HPV Vaccination: Closing the Gaps
During the COVID-19 pandemic, many children missed their regular checkups. That means they may not have had the vaccination against human papillomavirus, called HPV. HPV vaccination is crucial for children and teens. It protects against HPV, which is linked to 6 types of cancer.
Missing out on HPV vaccination is a huge a gap in care. We must work together to close that gap.
An ounce of prevention
Protecting a child comes natural for a parent or caregiver. Regular visits to a trusted health care provider add a layer of defense. These visits help keep children healthy—both now and for the long term.
The St. Jude HPV Cancer Prevention Program recommends HPV vaccination for children ages 9-12. Research has shown that this vaccine is safe, effective, and long-lasting. HPV vaccination can protect children from HPV cancers as adults.
When children get HPV vaccinations, their parents have one less thing to worry about.
Closing gaps in knowledge
Your health care provider can help you learn more about HPV and its long-term effects. Questions about vaccinations are normal. Your child’s health care provider and clinic staff can answer your questions and give you the most up-to-date information.
The St. Jude HPV Cancer Prevention Program and the Together by St. Jude™ online resource can help you learn more about HPV vaccination and how it helps prevent HPV cancers.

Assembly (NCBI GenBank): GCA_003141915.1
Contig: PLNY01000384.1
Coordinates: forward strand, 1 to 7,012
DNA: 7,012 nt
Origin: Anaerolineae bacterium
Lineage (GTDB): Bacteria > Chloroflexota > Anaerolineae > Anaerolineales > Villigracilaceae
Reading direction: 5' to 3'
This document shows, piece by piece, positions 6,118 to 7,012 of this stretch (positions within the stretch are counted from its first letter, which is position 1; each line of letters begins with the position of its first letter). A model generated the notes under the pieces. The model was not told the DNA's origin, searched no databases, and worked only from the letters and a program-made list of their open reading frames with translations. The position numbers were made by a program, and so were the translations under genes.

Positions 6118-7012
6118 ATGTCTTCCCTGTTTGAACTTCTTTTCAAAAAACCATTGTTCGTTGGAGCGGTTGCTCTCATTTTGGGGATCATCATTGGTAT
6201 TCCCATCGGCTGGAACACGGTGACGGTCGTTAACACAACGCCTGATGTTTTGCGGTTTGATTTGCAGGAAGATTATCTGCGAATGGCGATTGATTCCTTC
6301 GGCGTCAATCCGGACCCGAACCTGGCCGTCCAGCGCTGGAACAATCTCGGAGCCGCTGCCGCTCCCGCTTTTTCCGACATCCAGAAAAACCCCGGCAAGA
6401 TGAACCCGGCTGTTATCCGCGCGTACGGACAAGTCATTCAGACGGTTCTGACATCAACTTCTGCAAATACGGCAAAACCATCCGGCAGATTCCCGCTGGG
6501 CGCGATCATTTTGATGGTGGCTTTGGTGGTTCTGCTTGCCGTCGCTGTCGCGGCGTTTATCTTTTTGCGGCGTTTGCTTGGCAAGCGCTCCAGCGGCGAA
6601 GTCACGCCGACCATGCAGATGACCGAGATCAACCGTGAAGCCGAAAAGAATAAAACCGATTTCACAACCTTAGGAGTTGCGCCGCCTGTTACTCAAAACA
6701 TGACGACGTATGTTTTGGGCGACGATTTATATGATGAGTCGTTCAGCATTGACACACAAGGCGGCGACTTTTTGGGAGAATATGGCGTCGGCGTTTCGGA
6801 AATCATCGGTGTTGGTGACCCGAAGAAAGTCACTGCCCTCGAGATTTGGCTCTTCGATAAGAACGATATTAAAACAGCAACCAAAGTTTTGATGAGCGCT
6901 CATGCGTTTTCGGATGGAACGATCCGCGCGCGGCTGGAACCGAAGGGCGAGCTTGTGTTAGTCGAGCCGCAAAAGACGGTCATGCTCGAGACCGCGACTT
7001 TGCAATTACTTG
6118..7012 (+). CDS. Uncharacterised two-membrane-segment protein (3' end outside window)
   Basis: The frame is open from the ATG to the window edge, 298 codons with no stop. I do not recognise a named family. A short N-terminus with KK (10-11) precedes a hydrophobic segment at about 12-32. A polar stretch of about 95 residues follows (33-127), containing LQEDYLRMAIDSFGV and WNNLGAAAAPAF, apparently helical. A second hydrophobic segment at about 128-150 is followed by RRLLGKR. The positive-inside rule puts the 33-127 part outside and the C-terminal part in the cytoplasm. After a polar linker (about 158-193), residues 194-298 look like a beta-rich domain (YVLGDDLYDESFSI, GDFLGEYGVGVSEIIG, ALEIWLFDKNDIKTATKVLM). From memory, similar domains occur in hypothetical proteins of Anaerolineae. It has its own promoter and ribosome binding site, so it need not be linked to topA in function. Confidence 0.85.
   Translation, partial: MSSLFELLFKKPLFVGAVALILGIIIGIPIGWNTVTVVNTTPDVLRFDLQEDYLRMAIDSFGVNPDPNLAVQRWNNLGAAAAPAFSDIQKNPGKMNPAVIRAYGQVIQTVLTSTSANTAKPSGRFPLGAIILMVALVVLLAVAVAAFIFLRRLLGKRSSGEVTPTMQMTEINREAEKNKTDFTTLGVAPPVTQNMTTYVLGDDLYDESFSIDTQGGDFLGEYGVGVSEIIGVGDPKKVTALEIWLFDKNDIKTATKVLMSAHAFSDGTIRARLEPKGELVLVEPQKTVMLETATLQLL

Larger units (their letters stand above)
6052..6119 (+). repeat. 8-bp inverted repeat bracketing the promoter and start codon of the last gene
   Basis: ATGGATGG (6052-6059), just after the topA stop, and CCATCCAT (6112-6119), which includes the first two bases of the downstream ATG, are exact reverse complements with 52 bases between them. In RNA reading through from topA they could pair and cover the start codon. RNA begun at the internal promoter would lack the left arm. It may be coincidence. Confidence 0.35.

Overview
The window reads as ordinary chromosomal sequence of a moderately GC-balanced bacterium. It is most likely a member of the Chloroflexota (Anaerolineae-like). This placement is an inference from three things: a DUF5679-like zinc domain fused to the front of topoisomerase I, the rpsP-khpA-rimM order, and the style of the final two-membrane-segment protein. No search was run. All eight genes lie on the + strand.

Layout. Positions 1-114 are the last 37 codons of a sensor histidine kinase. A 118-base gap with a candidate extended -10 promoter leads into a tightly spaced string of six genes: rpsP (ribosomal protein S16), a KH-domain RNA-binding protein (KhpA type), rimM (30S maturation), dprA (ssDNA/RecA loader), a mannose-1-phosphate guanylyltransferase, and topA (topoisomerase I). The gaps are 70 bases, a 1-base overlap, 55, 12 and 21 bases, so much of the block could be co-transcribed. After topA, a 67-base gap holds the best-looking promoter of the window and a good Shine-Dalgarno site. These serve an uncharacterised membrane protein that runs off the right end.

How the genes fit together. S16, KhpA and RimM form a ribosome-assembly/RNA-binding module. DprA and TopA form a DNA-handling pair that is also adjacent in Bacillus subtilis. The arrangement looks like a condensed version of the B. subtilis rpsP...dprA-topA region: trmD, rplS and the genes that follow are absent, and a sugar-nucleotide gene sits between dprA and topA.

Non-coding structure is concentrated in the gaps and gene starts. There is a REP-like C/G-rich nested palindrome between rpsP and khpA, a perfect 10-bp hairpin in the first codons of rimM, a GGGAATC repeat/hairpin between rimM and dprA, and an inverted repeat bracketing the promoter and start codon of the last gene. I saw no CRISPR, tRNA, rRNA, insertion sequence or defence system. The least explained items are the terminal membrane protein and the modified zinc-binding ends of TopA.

Parents often talk with each other about HPV. You may want to speak with other parents who have protected their children with the HPV vaccine.
Closing gaps in care
Protecting your child against HPV is easy.
- HPV vaccination is for all children—boys and girls.
- The HPV vaccine is routinely recommended for children ages 11-12 because this is when the immune response is strongest. This is based on 16 years of research and testing.
- Is your child older than 12? Don’t worry. There’s still time to catch up. People can get the HPV vaccine up to age 26. Older teens and young adults may need 3 doses.
The best line of defense is to work side-by-side with your child’s health care provider to get back on track with the recommended vaccine doses.
HPV vaccination is especially important for children with cancer or other life-threatening diseases. Check out this fact sheet for patients and this fact sheet for parents. Then talk to your child’s primary care provider or oncologist about HPV vaccination.
While certain rural communities in the South and Intermountain West see larger disparities in HPV vaccination, children everywhere deserve the same opportunities for protection. The good news is that HPV vaccination is widely available through the Vaccines for Children (VFC) Program. The VFC Program provides free HPV vaccination at no cost to eligible children up to 18 years old.
There is no reason to miss this lifesaving cancer protection. As a parent, you have the power to close the gap with HPV vaccination.
Learn more about HPV Vaccination from:
Researchers Around the World Join Forces to Understand COVID-19's Impact on Children and Teens with CancerAug 31, 2021
Vaccinations Protect Children from the Biggest Bully of All – Vaccine-preventable DiseasesAug 3, 2021